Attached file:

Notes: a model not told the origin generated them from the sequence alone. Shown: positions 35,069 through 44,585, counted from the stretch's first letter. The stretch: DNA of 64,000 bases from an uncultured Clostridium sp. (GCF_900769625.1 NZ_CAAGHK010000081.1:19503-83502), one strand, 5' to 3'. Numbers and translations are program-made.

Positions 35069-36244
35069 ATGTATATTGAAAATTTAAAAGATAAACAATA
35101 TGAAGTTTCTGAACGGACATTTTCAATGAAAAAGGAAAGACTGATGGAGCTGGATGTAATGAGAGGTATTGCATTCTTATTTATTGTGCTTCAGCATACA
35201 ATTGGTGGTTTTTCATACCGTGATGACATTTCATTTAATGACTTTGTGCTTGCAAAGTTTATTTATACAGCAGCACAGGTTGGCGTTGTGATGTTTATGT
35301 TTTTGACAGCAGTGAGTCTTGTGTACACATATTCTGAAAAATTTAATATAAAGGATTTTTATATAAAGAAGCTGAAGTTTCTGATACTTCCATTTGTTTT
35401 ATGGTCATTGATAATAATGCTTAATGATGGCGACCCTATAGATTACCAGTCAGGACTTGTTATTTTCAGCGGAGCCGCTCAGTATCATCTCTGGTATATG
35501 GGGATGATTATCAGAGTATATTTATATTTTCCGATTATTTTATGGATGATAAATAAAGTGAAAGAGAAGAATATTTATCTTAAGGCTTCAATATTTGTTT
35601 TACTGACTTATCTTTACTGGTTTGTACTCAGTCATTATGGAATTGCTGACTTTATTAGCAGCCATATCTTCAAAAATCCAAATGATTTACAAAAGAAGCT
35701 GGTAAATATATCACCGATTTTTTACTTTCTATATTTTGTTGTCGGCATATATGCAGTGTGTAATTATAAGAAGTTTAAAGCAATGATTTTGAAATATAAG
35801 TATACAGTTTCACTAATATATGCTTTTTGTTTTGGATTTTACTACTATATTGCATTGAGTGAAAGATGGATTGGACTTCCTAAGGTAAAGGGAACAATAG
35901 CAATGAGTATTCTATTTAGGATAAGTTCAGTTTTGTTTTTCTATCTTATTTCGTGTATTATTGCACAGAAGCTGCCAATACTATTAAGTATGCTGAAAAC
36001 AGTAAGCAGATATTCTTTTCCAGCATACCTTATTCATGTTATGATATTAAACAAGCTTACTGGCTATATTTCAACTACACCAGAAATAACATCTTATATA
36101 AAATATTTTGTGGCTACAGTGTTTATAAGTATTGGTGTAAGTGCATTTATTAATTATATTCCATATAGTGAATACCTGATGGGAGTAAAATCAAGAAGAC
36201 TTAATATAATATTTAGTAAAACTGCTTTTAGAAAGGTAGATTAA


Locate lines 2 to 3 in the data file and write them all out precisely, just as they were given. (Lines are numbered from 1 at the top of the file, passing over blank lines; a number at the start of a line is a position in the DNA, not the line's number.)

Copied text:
Positions 35069-36244
35069 ATGTATATTGAAAATTTAAAAGATAAACAATA